A medical malpractice ruling has ordered a former Fayetteville, NC, doctor to pay over $6 million in damages, the Fayetteville Observer reports. A lawsuit was filed on behalf of Geraldine Nicholson, who died in 2006 after surgical complications, against Dr. Arleen Kaye Thom, the general surgeon who operated on Nicholson before her death. Thom was found to have left an 18-by-18-inch sponge in Nicholson’s abdomen while removing cancerous tissue from her rectum and colon.
A court ruled the sponge, discovered 10 weeks after the first surgery, caused infections and disease that prevented Nicholson from receiving proper chemotherapy and radiation treatments for the cancer that ultimately killed her. The lawsuit claims the mother of three and wife of 35 years died from not receiving proper treatments for the cancer that hospitalized her in the first place. Nicholson was 56 at her time of death.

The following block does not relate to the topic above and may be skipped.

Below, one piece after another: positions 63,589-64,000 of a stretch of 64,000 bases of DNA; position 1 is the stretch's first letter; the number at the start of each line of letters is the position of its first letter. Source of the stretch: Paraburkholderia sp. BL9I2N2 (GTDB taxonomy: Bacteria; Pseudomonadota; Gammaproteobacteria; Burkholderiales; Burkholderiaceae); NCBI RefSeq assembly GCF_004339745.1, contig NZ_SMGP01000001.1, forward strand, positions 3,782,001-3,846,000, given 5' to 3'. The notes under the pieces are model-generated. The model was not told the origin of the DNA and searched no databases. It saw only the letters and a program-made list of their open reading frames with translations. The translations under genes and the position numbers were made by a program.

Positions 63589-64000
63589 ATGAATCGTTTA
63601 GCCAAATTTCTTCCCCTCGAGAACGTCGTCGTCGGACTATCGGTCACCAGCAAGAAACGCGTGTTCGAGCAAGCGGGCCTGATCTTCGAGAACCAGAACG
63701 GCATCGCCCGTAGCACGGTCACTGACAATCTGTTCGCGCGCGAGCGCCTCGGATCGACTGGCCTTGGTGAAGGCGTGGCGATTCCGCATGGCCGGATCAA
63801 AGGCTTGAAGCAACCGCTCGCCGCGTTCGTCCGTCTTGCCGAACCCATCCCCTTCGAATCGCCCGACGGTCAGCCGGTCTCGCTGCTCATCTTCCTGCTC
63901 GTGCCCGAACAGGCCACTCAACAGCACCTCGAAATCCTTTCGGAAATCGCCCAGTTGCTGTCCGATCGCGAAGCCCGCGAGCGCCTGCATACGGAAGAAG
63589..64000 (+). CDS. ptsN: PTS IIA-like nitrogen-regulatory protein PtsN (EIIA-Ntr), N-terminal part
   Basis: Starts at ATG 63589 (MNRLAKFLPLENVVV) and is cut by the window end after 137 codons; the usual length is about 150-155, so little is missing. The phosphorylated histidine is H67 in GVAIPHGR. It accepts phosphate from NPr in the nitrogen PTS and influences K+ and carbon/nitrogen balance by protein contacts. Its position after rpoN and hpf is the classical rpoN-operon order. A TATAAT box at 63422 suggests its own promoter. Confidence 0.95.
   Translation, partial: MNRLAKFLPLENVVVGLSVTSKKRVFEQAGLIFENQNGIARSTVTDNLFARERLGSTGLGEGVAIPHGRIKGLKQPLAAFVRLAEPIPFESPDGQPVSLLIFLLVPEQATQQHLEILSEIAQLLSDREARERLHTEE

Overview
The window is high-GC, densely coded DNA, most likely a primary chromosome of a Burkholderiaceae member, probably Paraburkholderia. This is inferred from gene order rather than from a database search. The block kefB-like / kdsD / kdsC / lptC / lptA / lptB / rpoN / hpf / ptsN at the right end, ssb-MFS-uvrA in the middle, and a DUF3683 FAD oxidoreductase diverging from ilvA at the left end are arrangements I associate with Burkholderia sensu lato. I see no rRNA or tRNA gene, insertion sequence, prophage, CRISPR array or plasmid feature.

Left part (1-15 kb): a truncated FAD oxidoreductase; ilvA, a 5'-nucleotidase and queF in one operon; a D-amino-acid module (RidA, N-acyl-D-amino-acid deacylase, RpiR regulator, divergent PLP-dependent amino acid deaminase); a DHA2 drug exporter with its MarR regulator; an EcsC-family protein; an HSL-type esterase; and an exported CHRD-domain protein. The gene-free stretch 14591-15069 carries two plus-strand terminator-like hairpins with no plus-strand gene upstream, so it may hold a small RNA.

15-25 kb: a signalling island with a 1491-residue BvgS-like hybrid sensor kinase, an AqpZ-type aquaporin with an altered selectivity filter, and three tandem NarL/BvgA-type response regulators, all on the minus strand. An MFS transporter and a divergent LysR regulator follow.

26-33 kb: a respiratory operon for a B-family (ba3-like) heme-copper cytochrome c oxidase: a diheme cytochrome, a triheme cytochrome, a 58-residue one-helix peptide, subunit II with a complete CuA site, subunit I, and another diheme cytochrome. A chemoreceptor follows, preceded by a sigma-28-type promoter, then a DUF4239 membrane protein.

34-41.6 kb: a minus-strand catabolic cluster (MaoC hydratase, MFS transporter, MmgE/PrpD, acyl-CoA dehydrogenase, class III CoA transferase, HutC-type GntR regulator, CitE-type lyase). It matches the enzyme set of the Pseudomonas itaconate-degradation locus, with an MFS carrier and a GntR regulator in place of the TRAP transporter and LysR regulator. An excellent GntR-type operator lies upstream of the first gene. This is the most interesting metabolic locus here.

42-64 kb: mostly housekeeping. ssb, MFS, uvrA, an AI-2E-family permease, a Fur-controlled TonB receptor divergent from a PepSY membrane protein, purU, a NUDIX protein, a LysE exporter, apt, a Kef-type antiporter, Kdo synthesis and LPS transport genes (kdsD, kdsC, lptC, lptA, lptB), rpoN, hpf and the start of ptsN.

Thom’s negligence is being cited as to why Nicholson did not receive proper cancer treatments, her estate’s attorney told reporters. Thom is accused of not completing a thorough sponge count with nurses after the initial surgery.
A jury ordered Thom to pay roughly $5.1 million to Nicholson’s estate and $750,000 to Nicholson’s husband, Stephen. Thom or her insurance company must also cover legal fees and prejudgment interest dating back to 2008, a sum totaling more than $1 million. The North Carolina Medical Board has said Thom’s license to practice medicine is inactive. Thom has denied responsibility.
Medical malpractice occurs when injuries or death result from a medical professional’s negligence or omission of proper treatment to a patient. Surgeons leaving tools or operating instruments inside a patient may constitute malpractice and in the instance of a patient’s death, a wrongful death suit may be filed.